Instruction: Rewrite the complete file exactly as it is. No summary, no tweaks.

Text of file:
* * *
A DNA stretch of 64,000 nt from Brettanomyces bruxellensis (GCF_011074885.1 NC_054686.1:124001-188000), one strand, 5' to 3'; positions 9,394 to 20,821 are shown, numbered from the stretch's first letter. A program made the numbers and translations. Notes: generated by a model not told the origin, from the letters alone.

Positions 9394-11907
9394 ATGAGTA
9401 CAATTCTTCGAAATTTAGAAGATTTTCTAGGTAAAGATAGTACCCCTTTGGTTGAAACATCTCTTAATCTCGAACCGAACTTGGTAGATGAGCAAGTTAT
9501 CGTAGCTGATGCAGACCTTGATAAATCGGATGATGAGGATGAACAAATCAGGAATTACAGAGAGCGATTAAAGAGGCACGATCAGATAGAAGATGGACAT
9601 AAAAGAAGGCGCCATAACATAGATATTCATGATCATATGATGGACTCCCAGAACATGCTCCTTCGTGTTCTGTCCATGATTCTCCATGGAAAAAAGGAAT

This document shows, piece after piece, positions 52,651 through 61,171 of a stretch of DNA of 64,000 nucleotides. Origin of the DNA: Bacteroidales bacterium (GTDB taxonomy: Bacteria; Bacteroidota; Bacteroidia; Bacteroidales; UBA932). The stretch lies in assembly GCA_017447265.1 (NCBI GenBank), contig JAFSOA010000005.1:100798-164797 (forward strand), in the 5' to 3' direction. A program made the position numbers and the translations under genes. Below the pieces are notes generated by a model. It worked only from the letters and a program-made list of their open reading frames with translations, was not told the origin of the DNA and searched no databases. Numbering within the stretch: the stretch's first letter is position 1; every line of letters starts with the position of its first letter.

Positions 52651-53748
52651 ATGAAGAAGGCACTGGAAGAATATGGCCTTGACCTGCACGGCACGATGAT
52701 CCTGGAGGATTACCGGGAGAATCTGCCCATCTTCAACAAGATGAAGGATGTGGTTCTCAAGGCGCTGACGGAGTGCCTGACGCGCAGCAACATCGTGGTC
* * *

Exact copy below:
A DNA stretch of 64,000 nt from Brettanomyces bruxellensis (GCF_011074885.1 NC_054686.1:124001-188000), one strand, 5' to 3'; positions 9,394 to 20,821 are shown, numbered from the stretch's first letter. A program made the numbers and translations. Notes: generated by a model not told the origin, from the letters alone.

Positions 9394-11907
9394 ATGAGTA
9401 CAATTCTTCGAAATTTAGAAGATTTTCTAGGTAAAGATAGTACCCCTTTGGTTGAAACATCTCTTAATCTCGAACCGAACTTGGTAGATGAGCAAGTTAT
9501 CGTAGCTGATGCAGACCTTGATAAATCGGATGATGAGGATGAACAAATCAGGAATTACAGAGAGCGATTAAAGAGGCACGATCAGATAGAAGATGGACAT
9601 AAAAGAAGGCGCCATAACATAGATATTCATGATCATATGATGGACTCCCAGAACATGCTCCTTCGTGTTCTGTCCATGATTCTCCATGGAAAAAAGGAAT

This document shows, piece after piece, positions 52,651 through 61,171 of a stretch of DNA of 64,000 nucleotides. Origin of the DNA: Bacteroidales bacterium (GTDB taxonomy: Bacteria; Bacteroidota; Bacteroidia; Bacteroidales; UBA932). The stretch lies in assembly GCA_017447265.1 (NCBI GenBank), contig JAFSOA010000005.1:100798-164797 (forward strand), in the 5' to 3' direction. A program made the position numbers and the translations under genes. Below the pieces are notes generated by a model. It worked only from the letters and a program-made list of their open reading frames with translations, was not told the origin of the DNA and searched no databases. Numbering within the stretch: the stretch's first letter is position 1; every line of letters starts with the position of its first letter.

Positions 52651-53748
52651 ATGAAGAAGGCACTGGAAGAATATGGCCTTGACCTGCACGGCACGATGAT
52701 CCTGGAGGATTACCGGGAGAATCTGCCCATCTTCAACAAGATGAAGGATGTGGTTCTCAAGGCGCTGACGGAGTGCCTGACGCGCAGCAACATCGTGGTC